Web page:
I’m a big guy, 41 now and both my Dad and his brother died of heart attacks in their early 50’s. I don’t want to wind up like that, so considering something drastic. My Dr. said I need to lose at least 50lbs before he’ll perform bariatric surgery. I’ve dieted before but it always came back, which is why I think I need this surgery.
What’s your opinion?
First off, congratulations on taking the first step – deciding to do something about your weight.
That’s actually the easy part though, and now comes the hard part – making the sacrifices necessary to lose the weight (and keep it off).
You stated that you’ve lost the weight before but it always came back.
Forget the always came back part for a minute – You’ve proven to yourself you CAN lose weight.
I suspect the rebound effect though has much to do with this fact – you never combined diet and exercise (which lets be honest, for many is a 4 letter word).
Where to Start with Exercising
So let’s start here: 3 days a week, I want you to walk. Nothing crazy, just one foot in front of the other for as long as you feel comfortable doing it.
Forget what time of day, how fast, pavement or grass etc – just make sure you walk 3 days a week, minimum.
Eventually, build up to 30 minutes of walking 3 days/week and once you’ve accomplished that – bump it up to 5 days a week.
Diet & Nutrition
On the diet front, I want you to think like this: If you usually eat 3 peanut butter and jelly sandwiches at each sitting, cut it back to 2.
The next week, replace the white bread with something lower on the glycemic index, like whole wheat.
The following week, replace peanut butter laced with hydrogenated fats with real peanut butter, and instead of sugary jelly – try honey or any other sugar free jelly.
Notice what I’m doing here – The worst thing you can do in a situation like this is to recommend a very rigid, extremely low calorie (or low carb) depravation diet. For someone new to all this, it just ain’t happening.
One less PB and J sandwich at a sitting is do-able. It’s realistic, and it will slowly introduce the fundamental habits (and mindset) of healthier eating.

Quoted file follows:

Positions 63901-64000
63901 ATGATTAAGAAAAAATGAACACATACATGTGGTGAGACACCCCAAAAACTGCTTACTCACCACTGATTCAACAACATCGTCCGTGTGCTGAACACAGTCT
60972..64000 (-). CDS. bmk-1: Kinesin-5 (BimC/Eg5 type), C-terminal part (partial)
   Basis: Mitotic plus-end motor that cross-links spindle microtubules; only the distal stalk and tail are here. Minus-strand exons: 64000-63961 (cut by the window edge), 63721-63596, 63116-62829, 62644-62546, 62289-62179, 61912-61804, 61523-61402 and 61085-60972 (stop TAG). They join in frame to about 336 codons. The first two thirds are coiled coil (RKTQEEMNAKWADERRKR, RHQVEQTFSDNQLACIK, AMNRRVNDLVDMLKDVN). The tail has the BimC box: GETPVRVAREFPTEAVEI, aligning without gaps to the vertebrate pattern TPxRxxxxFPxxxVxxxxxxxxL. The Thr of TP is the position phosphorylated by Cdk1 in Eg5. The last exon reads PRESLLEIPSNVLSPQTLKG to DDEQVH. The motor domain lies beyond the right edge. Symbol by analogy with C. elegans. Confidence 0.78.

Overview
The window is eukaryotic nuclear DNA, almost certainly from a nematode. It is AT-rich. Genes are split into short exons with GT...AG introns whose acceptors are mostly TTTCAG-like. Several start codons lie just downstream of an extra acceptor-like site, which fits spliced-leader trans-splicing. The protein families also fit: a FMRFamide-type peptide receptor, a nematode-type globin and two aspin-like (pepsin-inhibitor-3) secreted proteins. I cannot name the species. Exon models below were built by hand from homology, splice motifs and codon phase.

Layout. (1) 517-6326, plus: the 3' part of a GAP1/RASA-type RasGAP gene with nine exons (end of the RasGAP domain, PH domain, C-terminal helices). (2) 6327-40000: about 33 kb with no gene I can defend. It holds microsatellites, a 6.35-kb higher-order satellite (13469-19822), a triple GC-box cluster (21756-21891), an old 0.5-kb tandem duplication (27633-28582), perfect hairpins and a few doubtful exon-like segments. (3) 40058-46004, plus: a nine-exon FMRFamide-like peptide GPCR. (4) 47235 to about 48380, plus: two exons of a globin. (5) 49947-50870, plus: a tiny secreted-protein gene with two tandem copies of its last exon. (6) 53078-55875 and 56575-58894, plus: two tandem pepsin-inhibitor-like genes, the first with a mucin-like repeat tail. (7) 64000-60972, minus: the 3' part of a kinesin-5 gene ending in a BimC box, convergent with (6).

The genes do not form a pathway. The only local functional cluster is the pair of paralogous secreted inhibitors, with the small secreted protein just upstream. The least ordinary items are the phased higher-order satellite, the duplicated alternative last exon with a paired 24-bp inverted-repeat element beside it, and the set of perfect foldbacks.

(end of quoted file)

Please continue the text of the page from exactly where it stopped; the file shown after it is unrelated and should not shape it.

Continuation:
Cycling ketogenic diets with integrated caloric zig zags etc. isn’t realistic, and most people new to it won’t last a week.
So now you’ve taken 2 giant steps: A move toward healthier eating and consistent exercise, to maximize the effects of that healthy eating.
No drastic lifestyle changes, no traumatic gym visits. No pills that burn fat while you sleep.
Just good, solid fundamentals which you can build on from there.
I have mixed feelings on bariatric surgery and seen mixed results in people that have it.
On the one hand, if you succeed losing 50lbs – why stop there? Why not try losing more without the surgery, or focus instead on losing FAT vs. just weight?
In rare instances, bariatric surgery may be required but I must tell you – it’s nothing magic and there are lots of downsides. One being that your insides being re-arranged isn’t exactly conducive to optimal nutrient digestion, uptake and assimilation.
Another being twisted intestines and the hospital bills that go along with un-twisting them.
In fact, those that figure they’ll just get surgery and go back to eating like shit, not exercising etc guess what happens? They go right back to being fat, some even bigger than before – and many now with micro and macronutrient malabsorption issues on top of it.
This is a big part of the reason Dr’s want to see you lose weight PRIOR to having the operation.
People who have the surgery, return to atrocious dietary/exercise habits and are still huge are bad for business.
So are people who have the surgery and die later from heart attacks.
In a social media world, that kind of news gets around, and The Dr. doesn’t want you giving him (or her) a bad name.
So try those initial steps FIRST, then get to your goal of losing X number of pounds. I know you can do it, and I want you to write us back when you get there – because ultimately the only surgery you probably really need will be to remove excess skin.
Which is a much better problem to have, vs. the risks involved with bariatric surgery.